What should they have done?

 By the way, when I searched the Internet for the Treaty of Amity and Commerce between the United States and Japan, I found the following interesting description.

Naosuke Ii was frightened when he heard information from Harris that "the great British and French fleets that defeated Qing in the Arrow War will come to Japan and press for the conclusion of a trade treaty." Then, without waiting for the imperial sanction of Emperor Komei, who advocated national isolationism, he decided to sign this treaty. In addition to the Sakuradamon Incident two years later, it also served as an impetus for the rise of the movement to revere the Emperor and expel foreigners and the development of intense political strife at the end of the Edo period and the Meiji Restoration.

Source:"KOTO-BANK",Bank of Words
Excerpted from Nippon Encyclopedia "Japan-U.S. Treaty of Amity and Commerce"


 When I read this commentary, I think it says that "II Naosuke, who was threatened by Harris, was frightened and decided to sign the treaty without waiting for the emperor's permission." "What should they have done?" I want to ask, but probably no one will answer. I feel that this is one of Japan's recent weaknesses. It's easy to criticize people, but difficult to make the right decisions.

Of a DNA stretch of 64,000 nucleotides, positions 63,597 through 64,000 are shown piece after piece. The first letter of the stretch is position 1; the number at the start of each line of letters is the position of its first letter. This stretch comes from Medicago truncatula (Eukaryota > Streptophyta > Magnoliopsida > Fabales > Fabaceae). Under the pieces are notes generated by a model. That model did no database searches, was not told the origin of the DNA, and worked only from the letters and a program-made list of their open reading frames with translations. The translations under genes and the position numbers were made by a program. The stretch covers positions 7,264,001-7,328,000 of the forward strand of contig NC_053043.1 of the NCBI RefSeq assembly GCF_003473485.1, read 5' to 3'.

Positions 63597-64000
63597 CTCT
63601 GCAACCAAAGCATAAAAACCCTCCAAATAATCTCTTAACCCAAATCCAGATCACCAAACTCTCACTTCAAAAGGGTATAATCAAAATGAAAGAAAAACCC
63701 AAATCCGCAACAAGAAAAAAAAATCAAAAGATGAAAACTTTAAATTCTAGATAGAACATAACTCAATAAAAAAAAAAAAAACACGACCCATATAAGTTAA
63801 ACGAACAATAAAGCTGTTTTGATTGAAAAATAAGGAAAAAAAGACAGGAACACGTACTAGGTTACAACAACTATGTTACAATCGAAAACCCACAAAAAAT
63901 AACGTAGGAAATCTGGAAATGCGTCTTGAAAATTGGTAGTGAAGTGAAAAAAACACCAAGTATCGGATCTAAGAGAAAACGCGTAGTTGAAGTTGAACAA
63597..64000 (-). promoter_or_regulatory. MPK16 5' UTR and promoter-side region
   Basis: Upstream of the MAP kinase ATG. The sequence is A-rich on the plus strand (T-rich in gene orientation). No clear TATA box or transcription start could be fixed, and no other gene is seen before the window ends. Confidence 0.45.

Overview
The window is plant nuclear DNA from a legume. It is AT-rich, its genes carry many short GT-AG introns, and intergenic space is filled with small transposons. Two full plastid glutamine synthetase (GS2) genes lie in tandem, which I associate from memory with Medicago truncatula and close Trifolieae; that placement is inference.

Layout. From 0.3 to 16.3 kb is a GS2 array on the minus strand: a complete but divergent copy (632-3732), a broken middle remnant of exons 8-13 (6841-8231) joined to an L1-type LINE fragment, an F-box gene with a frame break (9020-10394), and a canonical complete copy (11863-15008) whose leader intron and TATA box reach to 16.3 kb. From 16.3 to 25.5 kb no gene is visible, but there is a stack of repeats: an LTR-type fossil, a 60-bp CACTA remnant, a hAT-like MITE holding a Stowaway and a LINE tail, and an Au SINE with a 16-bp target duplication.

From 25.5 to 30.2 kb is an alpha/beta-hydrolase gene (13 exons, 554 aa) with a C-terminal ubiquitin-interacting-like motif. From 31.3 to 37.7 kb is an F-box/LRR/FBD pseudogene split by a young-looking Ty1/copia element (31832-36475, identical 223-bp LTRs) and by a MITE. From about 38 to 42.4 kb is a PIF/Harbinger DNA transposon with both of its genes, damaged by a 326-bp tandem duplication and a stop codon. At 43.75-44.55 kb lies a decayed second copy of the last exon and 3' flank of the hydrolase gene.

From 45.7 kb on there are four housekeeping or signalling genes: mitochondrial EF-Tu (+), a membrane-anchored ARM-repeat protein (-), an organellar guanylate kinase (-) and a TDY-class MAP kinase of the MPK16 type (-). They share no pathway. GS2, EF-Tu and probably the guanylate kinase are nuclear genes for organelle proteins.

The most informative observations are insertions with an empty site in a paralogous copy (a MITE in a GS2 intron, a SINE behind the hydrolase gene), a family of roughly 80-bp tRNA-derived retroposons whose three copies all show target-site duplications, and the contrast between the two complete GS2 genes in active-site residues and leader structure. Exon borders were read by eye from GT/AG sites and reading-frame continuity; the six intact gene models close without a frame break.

In conclusion

 Under the name of Kanagawa Port Opening, II Naosuke realized "Only Yokohama Port", and is truly a great man who contributed notably to the opening of Yokohama Port.

 There is a place called "Kamonyama Park" about ten minutes on foot from JR Sakuragicho Station, where a bronze statue of II Naosuke stands and still watches over Yokohama Port. If you have time when you visit Yokohama, I would like to recommend you to visit the park.

Statue of Naosuke watching over Yokohama Port
Autumn leaves of Kamonyama Park

Thank you very much for reading to the end!


Yokohama night view